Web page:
Big Biz forms hydrogen council
A group of big Korean business groups are banding together to promote the transition to hydrogen-based energy, pledging a combined 43 trillion won ($36.9 billion) of investment to make it happen.
Led by Hyundai Motor Group, Posco and SK, a council called the Korea H2 Business Summit will have 15 member companies including Hyosung, Lotte, Hanwha, Samsung C&T, Doosan, Kolon and Hyundai Heavy Industries Group. Smaller parties include chemical-focused Isu Group, Iljin, a car parts supplier, E1, an energy affiliate of LS, and Korea Zinc.
Hyundai Motor Group Chairman Euisun Chung expressed his hope that the council will act as a primary communication channel among companies, the government and investors.
“I expect that the council will find its place as an enhancer of connecting industry, finance and policy, which in turn will enhance the competitiveness of the hydrogen industry,” Chung said during an exhibition designed to celebrate the launch of the council.
Other chairmen of big business groups including SK’s Chey Tae-won, Posco’s Choi Jeong-woo and Lotte's Shin Dong-bin attended the event.
Chung, Chey, Choi and Hyosung Chairman Cho Hyun-joon gathered in June to discuss details about the formation of the council.
It is supposed to be the Korean equivalent of the Hydrogen Council, a global lobbying group with 109 member companies from more than 20 countries. Launched in 2017, that council encourages investments, holds forums and releases reports to promote the clean source of energy.
Likewise, the Korea H2 Business Summit will help its member companies cooperate on hydrogen development and attract partnerships and investment from overseas.
The council will be a focal point for pooling ideas and executing hydrogen-based projects in which some of each promised investment of 43.4 trillion won will be used.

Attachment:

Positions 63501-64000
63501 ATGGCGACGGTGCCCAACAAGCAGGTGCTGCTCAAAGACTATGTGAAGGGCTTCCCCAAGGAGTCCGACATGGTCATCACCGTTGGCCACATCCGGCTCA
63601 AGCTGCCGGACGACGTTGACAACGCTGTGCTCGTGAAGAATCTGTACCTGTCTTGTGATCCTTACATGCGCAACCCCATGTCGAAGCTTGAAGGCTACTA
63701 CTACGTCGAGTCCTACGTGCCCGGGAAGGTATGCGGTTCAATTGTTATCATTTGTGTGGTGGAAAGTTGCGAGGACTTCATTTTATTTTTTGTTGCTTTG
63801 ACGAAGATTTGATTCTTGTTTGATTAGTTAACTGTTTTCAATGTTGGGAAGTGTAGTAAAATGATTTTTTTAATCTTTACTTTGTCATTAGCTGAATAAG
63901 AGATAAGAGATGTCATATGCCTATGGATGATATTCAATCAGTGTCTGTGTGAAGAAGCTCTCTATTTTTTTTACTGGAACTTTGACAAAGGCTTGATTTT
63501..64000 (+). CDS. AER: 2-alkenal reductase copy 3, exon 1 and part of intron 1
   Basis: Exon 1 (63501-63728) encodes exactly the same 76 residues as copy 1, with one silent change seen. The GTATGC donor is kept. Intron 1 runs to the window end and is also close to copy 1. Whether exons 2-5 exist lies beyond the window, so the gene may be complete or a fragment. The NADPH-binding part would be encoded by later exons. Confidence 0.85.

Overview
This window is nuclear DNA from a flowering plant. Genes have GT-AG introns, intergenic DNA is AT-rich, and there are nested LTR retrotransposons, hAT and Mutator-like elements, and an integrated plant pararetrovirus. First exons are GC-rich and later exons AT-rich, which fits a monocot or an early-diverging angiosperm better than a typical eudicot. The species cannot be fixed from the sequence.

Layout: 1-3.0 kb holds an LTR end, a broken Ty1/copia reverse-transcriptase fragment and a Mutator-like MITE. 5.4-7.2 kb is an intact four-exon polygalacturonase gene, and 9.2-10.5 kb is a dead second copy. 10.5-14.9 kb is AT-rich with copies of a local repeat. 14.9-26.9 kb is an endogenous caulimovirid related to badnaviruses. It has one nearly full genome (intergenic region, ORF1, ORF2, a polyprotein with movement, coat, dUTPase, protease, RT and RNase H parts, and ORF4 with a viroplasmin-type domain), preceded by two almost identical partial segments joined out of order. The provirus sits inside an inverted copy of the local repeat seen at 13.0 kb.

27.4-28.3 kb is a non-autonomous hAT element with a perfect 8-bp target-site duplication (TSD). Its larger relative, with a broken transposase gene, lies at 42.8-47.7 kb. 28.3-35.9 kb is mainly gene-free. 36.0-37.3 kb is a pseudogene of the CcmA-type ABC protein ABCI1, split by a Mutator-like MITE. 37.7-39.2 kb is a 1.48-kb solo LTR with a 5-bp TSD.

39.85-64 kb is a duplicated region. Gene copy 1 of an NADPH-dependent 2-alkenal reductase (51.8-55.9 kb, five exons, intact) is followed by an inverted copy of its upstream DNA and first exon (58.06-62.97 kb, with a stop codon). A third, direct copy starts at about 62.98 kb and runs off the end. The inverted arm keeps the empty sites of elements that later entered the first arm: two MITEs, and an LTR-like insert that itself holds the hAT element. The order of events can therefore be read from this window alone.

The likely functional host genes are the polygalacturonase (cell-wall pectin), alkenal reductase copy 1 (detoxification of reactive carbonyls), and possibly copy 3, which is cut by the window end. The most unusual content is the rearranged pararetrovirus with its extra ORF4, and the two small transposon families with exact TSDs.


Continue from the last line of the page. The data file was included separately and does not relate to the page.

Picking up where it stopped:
“Hyundai Motor, SK, Posco, Hanwha and Hyosung decided to invest 43.4 trillion won by 2030 into production, distribution, storage and deployment of hydrogen,” said Deloitte Consulting in a statement. The firm was appointed to run managerial and promotional activities for the council.
“The launch of Korea H2 Business Summit will help bring the hydrogen-oriented economy closer to reality,” it said.
SK Inc. shelled out the most, 18.5 trillion won, as first announced in March. In the first phase, 500 billion won of its investment will go to establishing a hydrogen-based fuel cell power plant by 2023 in Incheon, followed by a second phase that will set up a more environmentally friendly manufacturing site to extract hydrogen by 2025 in Boryeong.
In March, Hyundai Motor Group committed 11.1 trillion won to developing hydrogen fuel cell vehicles and batteries.
The group announced Tuesday that all new Hyundai Motor and Kia commercial vehicles such as buses and heavy duty trucks will be fuel cell and battery-driven electric vehicles (EVs).
Posco pledged 10 trillion won to develop a hydrogen reduction system to produce steel with the clean energy.
The company also wants to increase the production of hydrogen gas - generated from steel production - to generate electricity for its steel manufacturing. It aims to produce up to five million tons of hydrogen by 2050.
Hanwha announced an investment of 1.3 trillion won for producing hydrogen energy though a process sourced from renewable energy while Hyosung’s investment pledge was set at 1.2 trillion won.
Hyundai Heavy Industries also announced on Wednesday that it signed a partnership with Austria-based AVL to develop hydrogen fuel cells for ships.
SK Chairmen Chey, however, noted on Wednesday that those amounts won’t be sufficient to make hydrogen a main fuel and suggested member companies form separate investment funds.
“A large-scale investment is essential to spearhead an era of a hydrogen economy,” said Chey during Wednesday's event.
BY PARK EUN-JEE [email@example.com]